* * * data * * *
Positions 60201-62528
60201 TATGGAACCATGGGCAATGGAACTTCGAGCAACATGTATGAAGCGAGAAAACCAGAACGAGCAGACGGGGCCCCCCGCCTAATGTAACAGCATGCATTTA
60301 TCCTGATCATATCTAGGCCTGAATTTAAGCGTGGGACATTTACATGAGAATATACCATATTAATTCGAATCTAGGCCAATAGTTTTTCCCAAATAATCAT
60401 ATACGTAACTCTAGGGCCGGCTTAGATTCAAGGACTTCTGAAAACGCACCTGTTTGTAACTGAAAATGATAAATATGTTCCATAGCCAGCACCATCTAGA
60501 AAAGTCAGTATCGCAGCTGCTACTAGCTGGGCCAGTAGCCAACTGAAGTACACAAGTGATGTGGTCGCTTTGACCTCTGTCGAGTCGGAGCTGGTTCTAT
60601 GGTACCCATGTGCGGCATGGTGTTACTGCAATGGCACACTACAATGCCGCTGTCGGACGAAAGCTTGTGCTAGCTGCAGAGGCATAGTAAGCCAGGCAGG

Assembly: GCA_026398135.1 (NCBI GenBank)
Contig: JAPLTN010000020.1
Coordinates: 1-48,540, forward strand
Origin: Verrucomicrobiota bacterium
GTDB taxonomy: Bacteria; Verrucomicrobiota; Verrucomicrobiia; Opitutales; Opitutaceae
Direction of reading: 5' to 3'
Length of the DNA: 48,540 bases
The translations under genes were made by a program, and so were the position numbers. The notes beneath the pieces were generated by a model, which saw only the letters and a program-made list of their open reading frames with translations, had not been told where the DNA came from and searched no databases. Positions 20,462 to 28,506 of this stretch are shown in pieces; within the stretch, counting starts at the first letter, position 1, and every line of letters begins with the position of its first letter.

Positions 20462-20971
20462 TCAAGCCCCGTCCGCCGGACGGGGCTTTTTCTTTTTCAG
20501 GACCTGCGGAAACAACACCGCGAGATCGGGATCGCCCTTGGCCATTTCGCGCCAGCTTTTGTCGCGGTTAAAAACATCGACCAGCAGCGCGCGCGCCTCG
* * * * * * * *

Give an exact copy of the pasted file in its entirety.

Positions 60201-62528
60201 TATGGAACCATGGGCAATGGAACTTCGAGCAACATGTATGAAGCGAGAAAACCAGAACGAGCAGACGGGGCCCCCCGCCTAATGTAACAGCATGCATTTA
60301 TCCTGATCATATCTAGGCCTGAATTTAAGCGTGGGACATTTACATGAGAATATACCATATTAATTCGAATCTAGGCCAATAGTTTTTCCCAAATAATCAT
60401 ATACGTAACTCTAGGGCCGGCTTAGATTCAAGGACTTCTGAAAACGCACCTGTTTGTAACTGAAAATGATAAATATGTTCCATAGCCAGCACCATCTAGA
60501 AAAGTCAGTATCGCAGCTGCTACTAGCTGGGCCAGTAGCCAACTGAAGTACACAAGTGATGTGGTCGCTTTGACCTCTGTCGAGTCGGAGCTGGTTCTAT
60601 GGTACCCATGTGCGGCATGGTGTTACTGCAATGGCACACTACAATGCCGCTGTCGGACGAAAGCTTGTGCTAGCTGCAGAGGCATAGTAAGCCAGGCAGG

Assembly: GCA_026398135.1 (NCBI GenBank)
Contig: JAPLTN010000020.1
Coordinates: 1-48,540, forward strand
Origin: Verrucomicrobiota bacterium
GTDB taxonomy: Bacteria; Verrucomicrobiota; Verrucomicrobiia; Opitutales; Opitutaceae
Direction of reading: 5' to 3'
Length of the DNA: 48,540 bases
The translations under genes were made by a program, and so were the position numbers. The notes beneath the pieces were generated by a model, which saw only the letters and a program-made list of their open reading frames with translations, had not been told where the DNA came from and searched no databases. Positions 20,462 to 28,506 of this stretch are shown in pieces; within the stretch, counting starts at the first letter, position 1, and every line of letters begins with the position of its first letter.

Positions 20462-20971
20462 TCAAGCCCCGTCCGCCGGACGGGGCTTTTTCTTTTTCAG
20501 GACCTGCGGAAACAACACCGCGAGATCGGGATCGCCCTTGGCCATTTCGCGCCAGCTTTTGTCGCGGTTAAAAACATCGACCAGCAGCGCGCGCGCCTCG